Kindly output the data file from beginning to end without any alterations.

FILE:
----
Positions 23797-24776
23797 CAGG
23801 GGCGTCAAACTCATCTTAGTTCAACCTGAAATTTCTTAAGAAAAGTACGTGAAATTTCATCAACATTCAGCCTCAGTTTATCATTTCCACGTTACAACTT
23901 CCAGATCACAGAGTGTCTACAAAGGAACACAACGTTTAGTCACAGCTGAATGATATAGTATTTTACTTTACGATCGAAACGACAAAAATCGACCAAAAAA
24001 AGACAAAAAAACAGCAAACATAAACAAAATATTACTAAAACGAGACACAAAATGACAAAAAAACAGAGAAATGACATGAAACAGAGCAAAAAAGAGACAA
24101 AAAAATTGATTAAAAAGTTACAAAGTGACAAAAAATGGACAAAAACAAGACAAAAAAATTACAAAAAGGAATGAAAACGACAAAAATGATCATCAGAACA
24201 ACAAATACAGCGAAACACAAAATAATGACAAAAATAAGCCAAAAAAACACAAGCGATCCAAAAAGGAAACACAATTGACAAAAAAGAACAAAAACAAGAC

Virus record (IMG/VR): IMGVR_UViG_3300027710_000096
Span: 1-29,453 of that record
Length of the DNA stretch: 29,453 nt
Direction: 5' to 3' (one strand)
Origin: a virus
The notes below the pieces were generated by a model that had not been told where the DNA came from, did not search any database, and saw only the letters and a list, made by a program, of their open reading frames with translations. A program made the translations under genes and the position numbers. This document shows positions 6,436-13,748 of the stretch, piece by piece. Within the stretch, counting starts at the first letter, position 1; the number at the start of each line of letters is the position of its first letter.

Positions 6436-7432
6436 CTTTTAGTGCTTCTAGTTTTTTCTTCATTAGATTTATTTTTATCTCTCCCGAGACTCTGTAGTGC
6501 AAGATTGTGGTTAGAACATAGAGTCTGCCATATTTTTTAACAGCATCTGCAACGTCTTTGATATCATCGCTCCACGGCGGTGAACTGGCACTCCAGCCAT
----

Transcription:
Positions 23797-24776
23797 CAGG
23801 GGCGTCAAACTCATCTTAGTTCAACCTGAAATTTCTTAAGAAAAGTACGTGAAATTTCATCAACATTCAGCCTCAGTTTATCATTTCCACGTTACAACTT
23901 CCAGATCACAGAGTGTCTACAAAGGAACACAACGTTTAGTCACAGCTGAATGATATAGTATTTTACTTTACGATCGAAACGACAAAAATCGACCAAAAAA
24001 AGACAAAAAAACAGCAAACATAAACAAAATATTACTAAAACGAGACACAAAATGACAAAAAAACAGAGAAATGACATGAAACAGAGCAAAAAAGAGACAA
24101 AAAAATTGATTAAAAAGTTACAAAGTGACAAAAAATGGACAAAAACAAGACAAAAAAATTACAAAAAGGAATGAAAACGACAAAAATGATCATCAGAACA
24201 ACAAATACAGCGAAACACAAAATAATGACAAAAATAAGCCAAAAAAACACAAGCGATCCAAAAAGGAAACACAATTGACAAAAAAGAACAAAAACAAGAC

Virus record (IMG/VR): IMGVR_UViG_3300027710_000096
Span: 1-29,453 of that record
Length of the DNA stretch: 29,453 nt
Direction: 5' to 3' (one strand)
Origin: a virus
The notes below the pieces were generated by a model that had not been told where the DNA came from, did not search any database, and saw only the letters and a list, made by a program, of their open reading frames with translations. A program made the translations under genes and the position numbers. This document shows positions 6,436-13,748 of the stretch, piece by piece. Within the stretch, counting starts at the first letter, position 1; the number at the start of each line of letters is the position of its first letter.

Positions 6436-7432
6436 CTTTTAGTGCTTCTAGTTTTTTCTTCATTAGATTTATTTTTATCTCTCCCGAGACTCTGTAGTGC
6501 AAGATTGTGGTTAGAACATAGAGTCTGCCATATTTTTTAACAGCATCTGCAACGTCTTTGATATCATCGCTCCACGGCGGTGAACTGGCACTCCAGCCAT